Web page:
Rebecca Laird brought her brilliant Napa Valley wines to The Barrel Room in Rancho Bernardo.  She is shown with GM Brett Preston and Exec Chef Trevor Chappell.

After founding Laird in 1970 by buying 200 acres, her father Ken Laird and his wife enlisted the help of the one and only Robert Mondavi. He mentored them to specialize in Cabernet Sauvignon, Merlot and Chardonnay.  The first few years, they did 3,000 cases, and in the boom in production in the valley that followed, wineries were coming to them to buy all the grapes they could produce. Today, the Laird empire owns 2,400 acres with 40 vineyards. They count the legendary winemaker Paul Hobbs and Merryvale/Starmont as star customers for their grapes.

I asked her about all the rain this season and the affect on the grapes. “This season the rain has been vey beneficial for the grapes, but”…she hesitated.  “Any more rain, we may have a big problem with the crop.” She wound up the presentation at The Barrel Room with a vertical flight of three years worth of her Jillian’s Blend of Cab, Merlot, Syrah and Petite Verdot:  2011, 2012 and 2013. My vote went to the 2013, a carefully prepared vintage with subtle, elegantly mixed grapes. Most of the rest of the room thought so too.

I didn’t know a lot about the Barrel Room until I witnessed the professionalism and the fun of the Laird wine dinner. The team has worked hard to make it a retail wine shop, a wine bar, full casual dining restaurant, and I would add, a source of memorable wine dinners.

The Barrel Room Executive Chef Trevor Chappell offered a main entrée of Oxtail Terrine, Espresso Elk Striploin and Braised Short Rib, to go with the vertical wine threesome of Laird Jillian’s Blend.

To match the Laird offering of a 3 vintage vertical tasting of their most popular blend, The Barrel Room came up with 3 connected entrees:  an Oxtail Terrine, an Espresso Elk Striploin and a Braised Rib. The next extraordinary wine dinner is scheduled for Tuesday March 21st at 6pm.  It’s a 90+ point Argentina Wine Dinner with Marcos Mizzau, a wine expert from the country.  He will showcase the diversity of Malbec, the signature wine from Argentina . Cost is $75. per guest.  RSVP at 858-673-7512.

I sat down with the GM, Brett Preston, who enthusiastically revealed plans for an expansion into Carmel Valley soon.  “Our new location will have a full bar, amazing patio dining and a sister concept, Brother’s Provisions, next door.  Another restaurant is close to opening.  It will be called Urge Common House and is a full service restaurant, brewery and bowling alley.”  He also confirmed that “all of our 250 + wines at The Barrel Room are also sold for guests that want to buy them for take home purchase, at a discounted price.”

The Barrel Room is in The Plaza, off Bernardo Center Drive , just east of the I-15.  Find out more at TBRSD.COM.

Cabernet Sauvignon – the Classic Red Wine

by Frank Mangio
In Napa Valley , the reviews are in for the 2016 Cabernet Sauvignon harvest.  The judgment  is this is the 5th consecutive year of  exceptional wine grapes for this iconic varietal. The only regret is they didn’t get enough fruit due to 5 years of drought conditions. Well, as a Calilfornian, I can assure all that in 2017, all of our wineries will be producing more than enough wine grapes this year. The drought is over!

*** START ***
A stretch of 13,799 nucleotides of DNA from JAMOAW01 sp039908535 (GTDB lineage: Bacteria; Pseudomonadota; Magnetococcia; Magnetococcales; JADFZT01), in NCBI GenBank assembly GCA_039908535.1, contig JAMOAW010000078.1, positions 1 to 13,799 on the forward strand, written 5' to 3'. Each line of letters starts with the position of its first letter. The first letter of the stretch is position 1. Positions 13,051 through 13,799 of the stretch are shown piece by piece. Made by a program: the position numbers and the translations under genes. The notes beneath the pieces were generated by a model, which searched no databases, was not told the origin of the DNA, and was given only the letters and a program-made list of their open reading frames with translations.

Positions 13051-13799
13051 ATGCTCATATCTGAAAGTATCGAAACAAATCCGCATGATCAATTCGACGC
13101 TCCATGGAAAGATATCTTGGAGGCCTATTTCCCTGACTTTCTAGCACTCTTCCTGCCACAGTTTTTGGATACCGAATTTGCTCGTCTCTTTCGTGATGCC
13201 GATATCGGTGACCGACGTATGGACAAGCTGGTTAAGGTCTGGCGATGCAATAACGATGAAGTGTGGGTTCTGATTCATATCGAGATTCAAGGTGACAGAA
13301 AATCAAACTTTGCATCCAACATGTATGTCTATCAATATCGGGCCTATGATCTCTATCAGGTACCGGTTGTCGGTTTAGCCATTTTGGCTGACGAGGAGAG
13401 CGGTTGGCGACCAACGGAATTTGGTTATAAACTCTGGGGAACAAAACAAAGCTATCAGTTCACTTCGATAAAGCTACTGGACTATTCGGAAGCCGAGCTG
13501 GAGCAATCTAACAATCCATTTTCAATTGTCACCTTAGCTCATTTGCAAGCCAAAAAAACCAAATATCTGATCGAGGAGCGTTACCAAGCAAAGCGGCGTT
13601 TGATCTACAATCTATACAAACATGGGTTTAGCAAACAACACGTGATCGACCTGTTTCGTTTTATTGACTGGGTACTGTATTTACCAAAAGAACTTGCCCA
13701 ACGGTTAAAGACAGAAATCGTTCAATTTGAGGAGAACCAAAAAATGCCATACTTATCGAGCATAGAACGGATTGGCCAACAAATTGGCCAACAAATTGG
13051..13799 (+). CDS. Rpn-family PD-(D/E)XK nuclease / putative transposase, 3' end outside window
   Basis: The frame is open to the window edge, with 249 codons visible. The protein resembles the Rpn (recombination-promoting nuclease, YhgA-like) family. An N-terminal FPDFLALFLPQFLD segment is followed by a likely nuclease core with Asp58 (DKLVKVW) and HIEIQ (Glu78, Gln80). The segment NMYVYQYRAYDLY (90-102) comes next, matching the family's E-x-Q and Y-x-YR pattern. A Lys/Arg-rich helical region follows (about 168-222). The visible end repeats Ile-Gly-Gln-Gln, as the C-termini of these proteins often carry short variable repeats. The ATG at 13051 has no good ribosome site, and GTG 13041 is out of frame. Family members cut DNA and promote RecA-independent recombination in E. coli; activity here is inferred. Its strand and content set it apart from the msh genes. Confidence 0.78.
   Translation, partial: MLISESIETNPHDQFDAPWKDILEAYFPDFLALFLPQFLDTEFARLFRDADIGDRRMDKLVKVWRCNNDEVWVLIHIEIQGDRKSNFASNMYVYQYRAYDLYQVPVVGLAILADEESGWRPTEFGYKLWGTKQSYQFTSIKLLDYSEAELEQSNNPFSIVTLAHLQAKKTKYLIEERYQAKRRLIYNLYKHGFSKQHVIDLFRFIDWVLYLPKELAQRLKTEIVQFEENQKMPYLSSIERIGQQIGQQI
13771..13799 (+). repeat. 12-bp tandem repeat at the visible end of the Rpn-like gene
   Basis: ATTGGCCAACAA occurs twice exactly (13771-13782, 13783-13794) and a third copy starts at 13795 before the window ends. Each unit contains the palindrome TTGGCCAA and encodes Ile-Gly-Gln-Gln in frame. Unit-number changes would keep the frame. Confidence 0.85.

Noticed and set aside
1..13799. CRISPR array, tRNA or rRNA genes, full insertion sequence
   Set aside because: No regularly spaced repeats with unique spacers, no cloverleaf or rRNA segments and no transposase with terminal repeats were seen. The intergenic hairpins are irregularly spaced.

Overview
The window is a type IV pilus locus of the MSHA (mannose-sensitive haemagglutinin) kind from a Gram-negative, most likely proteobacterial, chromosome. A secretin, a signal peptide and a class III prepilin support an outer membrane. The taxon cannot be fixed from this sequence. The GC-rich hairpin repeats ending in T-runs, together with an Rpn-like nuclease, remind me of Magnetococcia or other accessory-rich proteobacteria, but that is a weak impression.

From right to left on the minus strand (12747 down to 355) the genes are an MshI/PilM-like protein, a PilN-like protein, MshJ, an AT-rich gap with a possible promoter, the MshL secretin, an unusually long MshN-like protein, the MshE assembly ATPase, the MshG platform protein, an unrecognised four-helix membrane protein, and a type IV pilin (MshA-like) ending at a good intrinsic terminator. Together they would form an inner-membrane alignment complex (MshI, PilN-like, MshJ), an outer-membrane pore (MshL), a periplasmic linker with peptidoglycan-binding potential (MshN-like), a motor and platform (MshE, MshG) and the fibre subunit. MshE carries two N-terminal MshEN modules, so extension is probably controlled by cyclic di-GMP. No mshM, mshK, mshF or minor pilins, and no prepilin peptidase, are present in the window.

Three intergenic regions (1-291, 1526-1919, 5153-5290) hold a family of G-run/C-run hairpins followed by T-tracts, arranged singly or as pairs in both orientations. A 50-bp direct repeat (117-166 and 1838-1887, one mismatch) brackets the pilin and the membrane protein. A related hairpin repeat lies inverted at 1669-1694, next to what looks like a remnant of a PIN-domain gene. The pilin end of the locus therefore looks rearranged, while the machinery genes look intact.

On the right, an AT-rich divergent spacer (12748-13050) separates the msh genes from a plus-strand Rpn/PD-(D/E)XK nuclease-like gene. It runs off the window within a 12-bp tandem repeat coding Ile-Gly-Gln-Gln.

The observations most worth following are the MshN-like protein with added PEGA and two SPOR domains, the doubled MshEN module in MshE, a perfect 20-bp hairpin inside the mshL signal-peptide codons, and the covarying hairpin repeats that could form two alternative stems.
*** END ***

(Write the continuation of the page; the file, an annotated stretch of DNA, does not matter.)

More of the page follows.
For the last 12 years of writing on wine, I have marveled at how Cabernet  Sauvignon has dominated the world of wine.  With the exception of the terrible years of the” Great Recession,” Cab producers have cranked up prices and its adoring public has bought more and more.  California and Washington are America ’s Cab capitals, emulating the French Bordeaux style cabs that are the reverential  kings of the castle.  If I asked my readers for a show of hands as to whether

The 2012 vintage Silver Oak Cabernet Sauvignon from Napa Valley
has been just released to rave reviews.

Cabernet is their favorite red wine, it would be Cabernet overwhelmingly.  Cabernet buyers base their purchases on the optimistic notion  that there is a greater Cabernet just over the horizon, and that perfection is just ahead with the next brand discovery, unlike most other wine varietals.  What other varietal would be so coddled and prized in a cooler for several years, maybe a decade, before being carefully opened at a birthday, anniversary or other special event.

Cabernet is one of the most tannic of red wines. The skins need aging for a certain power and elegance in the “royal” wineries that  know how to get the most out of these complex wines.  The   Napa  “country club” lineup would include:  Silver Oak, Lewis, Far Niente, Opus One, Caymus, Harlan, Hall, Joseph Carr, Chappellet, Joseph Phelps, Screaming Eagle, Shrader and Grgich in Napa Valley .  In Washington, turn to Leonetti, Pepper Bridge and Columbia Crest premiums.

The greatest vineyard producing California Cab would be To Kalon vineyard in Napa ’s Oakville , where grapes go for upwards of $60,000. a ton.  It is where Opus One is harvested, along with other very high- end Cabs.